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Trump warns Tehran that US has 'targeted 52 Iranian sites'

US president says sites 'will be hit very fast and very hard' if Islamic Republic takes revenge for Soleimani assassination
Trump's tweets appear to be a response to an Iranian general who said that his country has 35 US targets within its reach (AFP)

US President Donald Trump threatened that 52 "high level" Iranian targets "will be hit very fast" if Iran strikes Americans or American assets in retaliation for the killing of top general Qassem Soleimani on Friday.

"Iran is talking very boldly about targeting certain USA assets as revenge for our ridding the world of their terrorist leader," Trump wrote in a series of tweets referring to Soleimani on Saturday.

In an unusual pronouncement, the US president informed Iran of the number of targets that Washington has identified for potential retaliation against a possible Iranian attack.

"Let this serve as a WARNING that if Iran strikes any Americans, or American assets, we have targeted 52 Iranian sites (representing the 52 American hostages taken by Iran many years ago), some at a very high level & important to Iran &  the Iranian culture, and those targets, and Iran itself, WILL BE HIT VERY FAST AND VERY HARD. The USA wants no more threats!"

Trump's remarks appear to be a response to an Iranian general who said earlier this week that his country has 35 US targets within its reach.

Iranian state television said Tehran had summoned the Swiss envoy, who represents US interests in Iran, to explain Trump's comments.

Iran's army chief said on Sunday that Washington lacked the "courage" to initiate a conflict following Trump's tweets.

"I doubt they have the courage to initiate [conflict]," Major General Abdolrahim Mousavi said, quoted by state news agency IRNA.

'Targeting cultural sites is a war crime'

Several Iranian officials had vowed to avenge Soleimani, with Supreme Leader Ali Khamenei pledging "severe revenge" against his killers, and Foreign Minister Mohammad Javad Zarif warning that the "end of US malign presence" in the region has begun.

It was unclear what Trump meant by referring to possible targets that are important to "Iranian culture", but international law prohibits military hostilities against cultural properties.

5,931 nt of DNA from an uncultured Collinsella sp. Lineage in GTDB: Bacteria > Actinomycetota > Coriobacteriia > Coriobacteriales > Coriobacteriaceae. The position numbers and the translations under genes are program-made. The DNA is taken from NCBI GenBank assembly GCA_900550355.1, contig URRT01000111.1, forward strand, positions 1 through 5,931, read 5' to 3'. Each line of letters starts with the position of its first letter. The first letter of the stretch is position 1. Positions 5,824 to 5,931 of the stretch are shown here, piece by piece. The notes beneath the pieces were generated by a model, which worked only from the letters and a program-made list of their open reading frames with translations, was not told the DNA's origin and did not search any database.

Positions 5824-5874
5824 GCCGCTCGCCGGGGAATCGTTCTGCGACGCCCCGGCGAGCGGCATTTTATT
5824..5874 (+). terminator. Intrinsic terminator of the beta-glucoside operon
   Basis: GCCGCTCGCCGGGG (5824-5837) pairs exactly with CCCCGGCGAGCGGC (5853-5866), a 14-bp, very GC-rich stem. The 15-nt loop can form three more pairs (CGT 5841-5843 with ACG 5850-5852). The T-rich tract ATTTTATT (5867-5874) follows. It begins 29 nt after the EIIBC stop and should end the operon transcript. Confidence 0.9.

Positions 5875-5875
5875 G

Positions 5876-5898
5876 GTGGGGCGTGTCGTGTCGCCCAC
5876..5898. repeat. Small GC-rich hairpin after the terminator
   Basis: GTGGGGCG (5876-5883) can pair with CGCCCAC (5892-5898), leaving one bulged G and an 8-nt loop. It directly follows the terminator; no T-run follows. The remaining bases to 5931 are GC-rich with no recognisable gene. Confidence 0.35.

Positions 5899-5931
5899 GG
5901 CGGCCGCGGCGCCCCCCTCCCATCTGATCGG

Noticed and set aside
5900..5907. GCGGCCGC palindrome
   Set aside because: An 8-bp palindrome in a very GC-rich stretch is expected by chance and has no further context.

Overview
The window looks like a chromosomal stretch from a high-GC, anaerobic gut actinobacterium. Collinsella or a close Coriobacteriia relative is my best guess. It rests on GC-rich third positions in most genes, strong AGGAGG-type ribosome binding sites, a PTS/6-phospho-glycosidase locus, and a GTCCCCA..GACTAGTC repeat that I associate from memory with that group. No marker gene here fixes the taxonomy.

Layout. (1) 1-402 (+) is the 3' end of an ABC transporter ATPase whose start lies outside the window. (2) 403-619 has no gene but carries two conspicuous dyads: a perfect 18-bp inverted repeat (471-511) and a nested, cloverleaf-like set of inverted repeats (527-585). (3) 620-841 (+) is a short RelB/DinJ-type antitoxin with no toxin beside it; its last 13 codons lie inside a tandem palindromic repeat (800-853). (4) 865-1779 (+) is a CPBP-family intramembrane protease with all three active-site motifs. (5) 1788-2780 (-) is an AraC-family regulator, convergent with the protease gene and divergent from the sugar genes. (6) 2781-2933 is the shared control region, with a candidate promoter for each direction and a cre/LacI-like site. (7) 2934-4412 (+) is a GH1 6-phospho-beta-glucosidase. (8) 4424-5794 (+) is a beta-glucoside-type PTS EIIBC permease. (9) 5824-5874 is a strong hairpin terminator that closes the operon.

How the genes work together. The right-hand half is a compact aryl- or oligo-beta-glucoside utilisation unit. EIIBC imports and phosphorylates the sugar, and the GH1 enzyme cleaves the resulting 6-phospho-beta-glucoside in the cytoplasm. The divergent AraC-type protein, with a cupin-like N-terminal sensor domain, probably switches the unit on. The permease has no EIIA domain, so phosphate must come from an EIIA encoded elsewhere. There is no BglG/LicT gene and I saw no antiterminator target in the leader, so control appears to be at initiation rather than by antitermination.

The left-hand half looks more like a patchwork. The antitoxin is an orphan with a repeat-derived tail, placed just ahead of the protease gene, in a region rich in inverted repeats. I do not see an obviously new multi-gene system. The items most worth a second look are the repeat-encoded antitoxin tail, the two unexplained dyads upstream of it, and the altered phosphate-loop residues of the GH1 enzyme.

Home to the centre of the ancient Persian empire and some of the earliest cities and religions of human history, Iran has hundreds of cultural heritage sites.

Zarif tweeted: "Targeting cultural sites is a WAR CRIME," while Sina Toossi, a senior research analyst at the National Iranian American Council (NIAC), a Washington-based advocacy group, said Trump's comment is a "red alert for the international community".

The Republican president's tweets were issued during his holiday stay in Florida, Reuters noted. An increasing number of Democrats have said Trump's actions are bringing the United States to the brink of war.

The White House formally notified Congress of the strike on Saturday. Legislators received a classified memo, which a congressional aide described to Reuters as "brief and insufficient".

The Democratic Speaker of the House, Nancy Pelosi, was also unsatisfied with the notification. 

"This document prompts serious and urgent questions about the timing, manner and justification of the Administration’s decision to engage in hostilities against Iran," Pelosi said in a statement.

She also decried Trump's "highly unusual" decision to classify the notification.

"The Trump Administration’s provocative, escalatory and disproportionate military engagement continues to put service members, diplomats and citizens of America and our allies in danger."

Americans protest against war

Anti-war protesters took to the streets of Washington and about 70 other US cities on Saturday and elsewhere to condemn Trump's actions.

Protesters demonstrated outside the White House, in New York's Times Square, at Trump Tower in Chicago and at the Brandenburg Gate in Berlin, among other locations.

Protesters in US rally against prospect of war with Iran
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The killing of Soleimani at Iraq's Baghdad airport follows months of intensifying tensions between Washington and Tehran provoked by Trump's decision to abandon a multinational nuclear deal with Iran last year and impose damaging economic sanctions.

The assassination came after protesters tried to storm the US embassy in Baghdad in response to US air strikes that killed 25 Iran-backed fighters from the Popular Mobilisation Units (PMU) in Iraq. 

The American attack, in turn, came as retaliation for a rocket strike that killed a US contractor in Kirkuk, Iraq, some days earlier.  

On Saturday, several rockets were launched near US military bases in Iraq, though no casualties were reported.

Earlier this week, the US military announced it was sending thousands of additional American troops to the Middle East.